How and Why Our Economy Works (and Doesn't Work), in Words and Pictures
Michael Goodwin and Others
This book is available for download with iBooks on your Mac or iOS device, and with iTunes on your computer. Books can be read with iBooks on your Mac or iOS device.
Stimulus plans: good or bad? Free markets: How free are they? Jobs: Can we afford them? Occupy Wall Street ... worldwide! Everybody's talking about the economy, but how can we, the people, understand what Wall Street or Washington knows--or say they know? Read Economix. With clear, witty writing and quirky, accessible art, this important and timely graphic novel transforms the dismal science of economics into a fun, fact-filled story about human nature and our attempts to make the most of what we've got ... and sometimes what our neighbors have got. Economix explains it all, from the beginning of Western economic thought, to markets free and otherwise, to economic failures, successes, limitations, and future possibilities. It's the essential, accessible guide to understanding the economy and economic practices. A must-read for every citizen and every voter.
From Publishers Weekly
© Publishers Weekly
Perfect for Lay People
This was a great experience reading this book on economics. There is a lot to it, however I found the cartoon caricatures of various economic theroies to be brilliant.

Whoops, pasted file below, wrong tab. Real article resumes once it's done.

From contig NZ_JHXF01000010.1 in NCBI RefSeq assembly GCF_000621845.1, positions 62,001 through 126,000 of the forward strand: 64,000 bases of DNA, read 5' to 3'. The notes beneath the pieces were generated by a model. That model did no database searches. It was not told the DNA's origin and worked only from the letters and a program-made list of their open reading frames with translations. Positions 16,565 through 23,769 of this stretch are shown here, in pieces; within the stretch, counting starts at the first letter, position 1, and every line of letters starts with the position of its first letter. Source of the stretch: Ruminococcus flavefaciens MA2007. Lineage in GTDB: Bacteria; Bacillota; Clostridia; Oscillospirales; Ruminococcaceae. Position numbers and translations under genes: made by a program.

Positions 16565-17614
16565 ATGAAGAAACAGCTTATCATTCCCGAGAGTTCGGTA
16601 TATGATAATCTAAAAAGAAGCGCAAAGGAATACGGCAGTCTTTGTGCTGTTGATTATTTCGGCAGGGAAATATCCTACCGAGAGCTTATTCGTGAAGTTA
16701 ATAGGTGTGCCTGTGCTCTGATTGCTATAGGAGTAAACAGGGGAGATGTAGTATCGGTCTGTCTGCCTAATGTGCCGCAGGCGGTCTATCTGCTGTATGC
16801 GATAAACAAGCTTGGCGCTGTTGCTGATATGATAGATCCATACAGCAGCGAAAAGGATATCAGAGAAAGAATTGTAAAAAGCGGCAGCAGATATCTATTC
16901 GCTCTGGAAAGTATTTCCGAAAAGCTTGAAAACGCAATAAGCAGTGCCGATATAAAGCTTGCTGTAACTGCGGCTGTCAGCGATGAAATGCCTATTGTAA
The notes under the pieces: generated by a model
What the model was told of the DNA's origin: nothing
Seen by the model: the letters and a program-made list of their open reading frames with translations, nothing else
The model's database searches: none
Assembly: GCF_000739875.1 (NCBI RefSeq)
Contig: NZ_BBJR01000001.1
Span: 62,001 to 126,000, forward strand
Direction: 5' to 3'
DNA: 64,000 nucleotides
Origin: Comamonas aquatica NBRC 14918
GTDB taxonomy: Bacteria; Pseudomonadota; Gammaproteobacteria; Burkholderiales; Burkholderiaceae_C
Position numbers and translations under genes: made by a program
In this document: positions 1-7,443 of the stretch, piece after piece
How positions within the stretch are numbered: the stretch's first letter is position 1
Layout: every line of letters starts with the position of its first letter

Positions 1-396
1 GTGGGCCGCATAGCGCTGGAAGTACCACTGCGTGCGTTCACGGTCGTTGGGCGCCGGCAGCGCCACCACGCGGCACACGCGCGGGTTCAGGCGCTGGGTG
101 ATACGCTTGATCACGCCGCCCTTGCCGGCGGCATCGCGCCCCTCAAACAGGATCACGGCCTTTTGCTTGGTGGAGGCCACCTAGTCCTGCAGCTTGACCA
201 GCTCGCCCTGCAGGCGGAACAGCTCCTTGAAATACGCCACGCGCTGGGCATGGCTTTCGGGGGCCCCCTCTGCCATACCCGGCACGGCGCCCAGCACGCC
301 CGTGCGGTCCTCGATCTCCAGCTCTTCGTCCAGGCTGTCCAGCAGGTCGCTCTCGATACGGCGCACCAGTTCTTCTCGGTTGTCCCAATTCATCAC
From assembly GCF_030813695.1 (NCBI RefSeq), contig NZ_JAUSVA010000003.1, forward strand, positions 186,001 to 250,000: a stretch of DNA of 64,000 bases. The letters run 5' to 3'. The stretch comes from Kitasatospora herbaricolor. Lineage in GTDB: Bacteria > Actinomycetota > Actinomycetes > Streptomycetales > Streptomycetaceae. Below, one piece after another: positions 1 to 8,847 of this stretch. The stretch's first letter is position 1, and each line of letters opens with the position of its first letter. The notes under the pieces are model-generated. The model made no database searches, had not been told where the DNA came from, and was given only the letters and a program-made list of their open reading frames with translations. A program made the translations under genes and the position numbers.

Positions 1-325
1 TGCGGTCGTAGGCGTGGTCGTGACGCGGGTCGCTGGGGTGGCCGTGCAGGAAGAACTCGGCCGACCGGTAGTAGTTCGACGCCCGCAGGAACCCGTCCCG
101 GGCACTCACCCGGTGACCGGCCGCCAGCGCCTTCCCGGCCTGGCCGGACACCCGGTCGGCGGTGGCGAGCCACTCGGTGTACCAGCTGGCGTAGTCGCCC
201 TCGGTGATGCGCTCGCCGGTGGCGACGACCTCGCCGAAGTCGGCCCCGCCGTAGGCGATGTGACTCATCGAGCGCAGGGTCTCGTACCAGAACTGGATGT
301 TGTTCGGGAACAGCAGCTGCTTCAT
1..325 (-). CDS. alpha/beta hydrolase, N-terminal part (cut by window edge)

A very worthwhile read for those intereesetd in how the modern western economy came to be.
Impossible to put down!
You will not want to put this book down! I considered myself fairly knowledgeable about history and economics separately, but this book did so much to connect the two, in an entertaining and informative way, that I wanted to read it through in one sitting!
I've long felt that the comic book/graphic novel style is the best way to tell stories about history. From Larry Gonick's "A Cartoon History of the Universe" to the comic version of the 9/11 Commission Report, the comic format seems to do wonders to help audiences see the connections between different parts of history with one another, and with the present. But Goodwin and Barr add economics -- a truly "dismal" science -- to the mix, and make it not just interesting, but totally engaging.
This book should be required reading in middle school or high school. It's easily better than either the history or the economics education that most of our nation's students are getting, and fun reading to boot. Even those whose personal biases are challenged in this book will both learn things they may not have known, and reconsider their simplistic dogmas. This book presents, in black-and-white images, a topic that is never black-and-white!
Everyone should read this book. Entertaining yet thoughtful, I laughed out loud in spots and ended up feeling hopeful. Loved the entire experience.